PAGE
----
WHO calls for pictorial warnings on tobacco products


New Delhi : The World Health Organization (WHO) Friday urged 12 Southeast Asian countries, including India, to focus on “tobacco health warnings” that combines text with pictures in order to send strong warning signals against use of the product.

Support TwoCircles

“Tobacco is the only legally available product that kills people, and 1.2 million people die from tobacco use in our region annually,” Samlee Plianbangchang, WHO Regional Director for Southeast Asia, said.

“An effective tobacco control strategy is, therefore, not just a programmatic necessity but also a moral imperative,” he said.

With May 31 being observed as World No Tobacco Day, he said: “Health warnings on tobacco product packages are critical to any effective tobacco control strategy.”

After many delays, India would be finally putting out pictorial warnings on tobacco products from May 31.

Stressing on the need to initiate action to implement Article 11 of the WHO Framework Convention on Tobacco Control on World No Tobacco Day, WHO said that the article mandates countries to use appropriate health warnings on tobacco product packages.

“The WHO Framework Convention on Tobacco Control (WHO FCTC) obligates its parties to ensure that tobacco products carry health warnings describing their harmful effects,” Plianbangchang said.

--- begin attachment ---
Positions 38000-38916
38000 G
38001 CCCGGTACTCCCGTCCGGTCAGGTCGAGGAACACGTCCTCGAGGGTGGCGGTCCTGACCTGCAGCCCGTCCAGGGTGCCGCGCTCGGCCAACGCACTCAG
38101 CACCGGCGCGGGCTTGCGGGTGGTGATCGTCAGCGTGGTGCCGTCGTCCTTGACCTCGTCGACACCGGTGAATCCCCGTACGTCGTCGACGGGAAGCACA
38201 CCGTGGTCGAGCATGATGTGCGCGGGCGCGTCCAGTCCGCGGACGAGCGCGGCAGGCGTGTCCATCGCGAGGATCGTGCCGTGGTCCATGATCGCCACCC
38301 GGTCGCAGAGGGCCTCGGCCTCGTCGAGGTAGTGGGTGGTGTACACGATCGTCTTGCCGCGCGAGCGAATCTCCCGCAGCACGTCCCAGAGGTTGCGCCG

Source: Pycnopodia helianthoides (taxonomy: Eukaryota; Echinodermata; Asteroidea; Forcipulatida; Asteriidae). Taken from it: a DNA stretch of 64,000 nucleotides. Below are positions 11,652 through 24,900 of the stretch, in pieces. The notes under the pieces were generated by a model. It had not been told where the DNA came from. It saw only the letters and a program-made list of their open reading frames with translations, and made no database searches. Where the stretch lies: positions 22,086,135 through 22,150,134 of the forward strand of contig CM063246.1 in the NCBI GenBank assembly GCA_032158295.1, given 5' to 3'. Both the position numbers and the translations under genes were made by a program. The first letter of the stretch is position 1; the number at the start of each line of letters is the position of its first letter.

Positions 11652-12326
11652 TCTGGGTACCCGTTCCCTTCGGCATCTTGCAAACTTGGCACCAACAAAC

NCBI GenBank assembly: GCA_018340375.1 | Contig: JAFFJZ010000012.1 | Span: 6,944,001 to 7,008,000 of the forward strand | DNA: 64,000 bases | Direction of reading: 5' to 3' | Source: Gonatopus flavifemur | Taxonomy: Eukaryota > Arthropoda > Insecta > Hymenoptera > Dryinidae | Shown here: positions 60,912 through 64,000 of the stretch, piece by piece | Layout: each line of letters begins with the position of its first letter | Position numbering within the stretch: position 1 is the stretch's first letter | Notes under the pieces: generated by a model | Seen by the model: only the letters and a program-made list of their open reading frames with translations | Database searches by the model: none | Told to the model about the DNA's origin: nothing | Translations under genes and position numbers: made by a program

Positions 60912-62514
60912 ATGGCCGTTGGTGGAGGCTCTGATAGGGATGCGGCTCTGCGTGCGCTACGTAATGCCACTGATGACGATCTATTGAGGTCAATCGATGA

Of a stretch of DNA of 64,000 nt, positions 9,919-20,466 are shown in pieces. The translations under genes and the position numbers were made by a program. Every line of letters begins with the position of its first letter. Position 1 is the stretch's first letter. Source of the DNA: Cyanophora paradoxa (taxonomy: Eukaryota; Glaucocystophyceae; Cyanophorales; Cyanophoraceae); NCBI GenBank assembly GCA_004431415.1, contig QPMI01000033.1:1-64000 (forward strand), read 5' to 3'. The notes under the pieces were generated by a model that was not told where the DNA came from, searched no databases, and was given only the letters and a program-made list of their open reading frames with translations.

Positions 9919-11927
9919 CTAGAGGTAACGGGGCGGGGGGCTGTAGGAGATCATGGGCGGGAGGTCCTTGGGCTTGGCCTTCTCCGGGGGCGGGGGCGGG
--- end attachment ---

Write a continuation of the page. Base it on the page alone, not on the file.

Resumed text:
Apart from India, the other countries are Bangladesh, East Timor, Thailand, Sri Lanka, Nepal, Myanmar, Maldives, Indonesia, Bhutan, Bangladesh and South Korea.

Plianbangchang said that “health warnings on tobacco packages that combine text and pictures are one of the most cost-effective ways to increase public awareness about the serious health risks of tobacco.”

According to WHO, six member states of the region – Bangladesh, India, Indonesia, Maldives, Thailand and Timor – have laws mandating specific health warnings.

While Bangladesh has six different types of text warnings covering 30 percent surface area of all smoking tobacco products, India is planning to implement three different types of graphic warnings covering 40 percent of the front of all tobacco product packages.

Maldives has mandated five different types of textual warnings covering 30 percent surface of the cigarette package, the statement said.

Thailand has implemented nine different types of pictorial health warnings on 50 percent surface area of cigarette packages.

Indonesia has one and Timor has five textual warnings on all cigarette packets, the statement said.